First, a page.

Perry Cites Energy, Emissions Gains, Defends Saudi Deal
Addressing the policy debate surrounding America’s energy, environmental and economic future, Rick Perry on Friday declared the United States both a global leader in fossil fuels and an environmental superpower.
But first the energy secretary had to explain why his agency granted six authorizations enabling private companies to sell nuclear power technology to Saudi Arabia, and why it did so in secret.
The administration quietly pursued the deal with Saudi Arabia as that Middle Eastern power prepares to build two nuclear power plants, Reuters reported Wednesday. Senate lawmakers grilled Perry about the technology transfer Thursday, and he explained the rational further at an event – dubbed “Powering the Grid: Access, Affordability and Fuel Diversity” -- hosted by RealClearPolitics Friday morning in Washington.
The action was legal, Perry said, and done in accordance with what is called a Part 810 Authorization. The export of unclassified civil nuclear technology was kept quiet, he continued, to assure industry that the federal government would protect their trade secrets: “We aren’t going to give your business plan or your business proprietary information to the public.”
Though Saudi Arabia sits on vast oil reserves and has not yet agreed to anti-proliferation requirements, the kingdom has entertained bids for nuclear power from both South Korea and Russia. The United States, however, is expected to close the deal.
This is just fine with Perry. It means money, and it means investment for future development, the 2012 presidential candidate insisted.
“You betcha -- do I want the countries around the world that are going to build a civil nuclear [program] to be using American companies? Absolutely,” he said.
One of those companies, Westinghouse, makes the best reactors in the world, Perry said. Even when constructed abroad, such projects strengthen the supply chain in the U.S. while investing in “the intellectual capital that comes with keeping a strong civil nuclear program in place.”
He was also excited about nuclear development stateside. A week earlier, the DOE issued a $3.7 billion federally guaranteed loan to continue construction of the Vogtle nuclear power plant in Georgia. Those funds come on top of $8.3 billion in guarantees awarded by the Obama administration, and are part of the current administration’s larger overall effort to decrease carbon emissions through what Perry described as an “all-of-the-above strategy.”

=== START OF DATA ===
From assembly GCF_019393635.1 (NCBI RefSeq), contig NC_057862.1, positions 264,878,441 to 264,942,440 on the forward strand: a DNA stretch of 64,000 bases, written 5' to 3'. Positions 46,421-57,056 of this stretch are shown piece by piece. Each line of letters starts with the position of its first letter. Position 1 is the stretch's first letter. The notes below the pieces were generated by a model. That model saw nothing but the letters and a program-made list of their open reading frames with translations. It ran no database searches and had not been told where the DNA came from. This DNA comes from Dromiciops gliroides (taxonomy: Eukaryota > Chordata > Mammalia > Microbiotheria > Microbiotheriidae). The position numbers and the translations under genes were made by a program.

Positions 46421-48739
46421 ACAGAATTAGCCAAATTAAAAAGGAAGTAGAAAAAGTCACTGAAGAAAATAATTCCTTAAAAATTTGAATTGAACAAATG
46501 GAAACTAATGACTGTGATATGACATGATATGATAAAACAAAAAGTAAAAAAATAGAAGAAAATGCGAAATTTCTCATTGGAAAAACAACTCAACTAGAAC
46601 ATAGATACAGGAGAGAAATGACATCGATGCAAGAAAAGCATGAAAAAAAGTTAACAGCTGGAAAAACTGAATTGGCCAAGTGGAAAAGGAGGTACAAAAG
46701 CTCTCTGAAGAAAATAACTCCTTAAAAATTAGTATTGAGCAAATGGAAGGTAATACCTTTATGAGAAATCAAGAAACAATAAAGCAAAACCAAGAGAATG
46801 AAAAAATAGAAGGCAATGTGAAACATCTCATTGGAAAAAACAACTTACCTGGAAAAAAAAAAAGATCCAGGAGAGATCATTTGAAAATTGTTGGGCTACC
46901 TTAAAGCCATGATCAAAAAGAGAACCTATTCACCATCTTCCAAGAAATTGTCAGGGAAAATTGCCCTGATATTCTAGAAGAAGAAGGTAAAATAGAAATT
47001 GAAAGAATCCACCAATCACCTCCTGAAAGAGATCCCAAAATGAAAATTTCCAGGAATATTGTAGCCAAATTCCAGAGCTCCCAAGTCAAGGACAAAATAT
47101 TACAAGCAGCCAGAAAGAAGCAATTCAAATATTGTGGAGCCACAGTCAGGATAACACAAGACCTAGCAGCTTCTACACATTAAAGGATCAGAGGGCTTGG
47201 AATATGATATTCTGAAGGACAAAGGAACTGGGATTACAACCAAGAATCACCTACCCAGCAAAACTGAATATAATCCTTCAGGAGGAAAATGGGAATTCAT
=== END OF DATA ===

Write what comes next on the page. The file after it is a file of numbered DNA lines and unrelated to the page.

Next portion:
“It is pretty hard to argue that if you care about the climate, if you care about the environment, [and] this globe around it,” Perry said, “that you are against nuclear power, zero-emissions. That just doesn’t jive for me.”
Environmentalists, including those who protested briefly outside the event before calling it quits, are skeptical of energy policy under Perry’s stewardship. His boss has relaxed Obama-era rules on auto emissions, ended the so-called “war on coal,” and pulled out of the Paris Climate Accords.
But while this country has become the leading global exporter of oil under his watch, Perry maintains that this White House is also serious about emissions and committed to utilizing all sectors of energy production.
“I hope no one gets confused that this administration is not for all of those forms of energy. We are. We are going to need it all,” he said.
“When you think about the potential growth in Africa, when you look at India and China, the demand for energy is literally through the roof. We want it to be American innovation. We want it to be clean energy. And we can do that. But we can’t throttle this country, because we truly are leading the world.”
The “foundational energy sources,” Perry said, will be nuclear and coal. And the former governor of the oil-rich state of Texas added that renewables are also a key part of the mix. He bragged that the solar industry has grown “by 90 percent in the last two years” and noted that the U.S. has cut emissions under the last three presidents by “14 percent.”
That’s part of what Perry calls the “great story to tell,” and it is one he tried out while travelling abroad. European leaders lecture him in public, the secretary said, usually about leaving the Paris accords. In private, he said they ask how they can increase imports of liquefied natural gas.
“The reason that liquefied natural gas is desired in Europe is not only because it will help lower emissions but it will also free them from the dependence on Russian gas,” Perry said. “I will suggest to you that the Europeans are pretty wise about having alternative sources of energy rather than the Russians.
“If you don’t believe that,” he quipped, “go ask the Ukrainians.”
Overall, the energy secretary is optimistic two years into the leading an agency he urged eliminating while a candidate for the Oval Office. He described the mission of the department as energy and security, and its results in terms of the economy and environment.
And though Perry seems more environmentally conscious than before, he is no less bullish: “There is one country leading the charge. There is one country making a difference when it comes to the climate, and that’s America.”
The RCP event, which was sponsored by the National Mining Association, also included panel discussions featuring, among others, Kentucky Gov. Matt Bevin, Reps. David B. McKinley and Larry Bucshon, and carbon management expert Charles D. McConnell.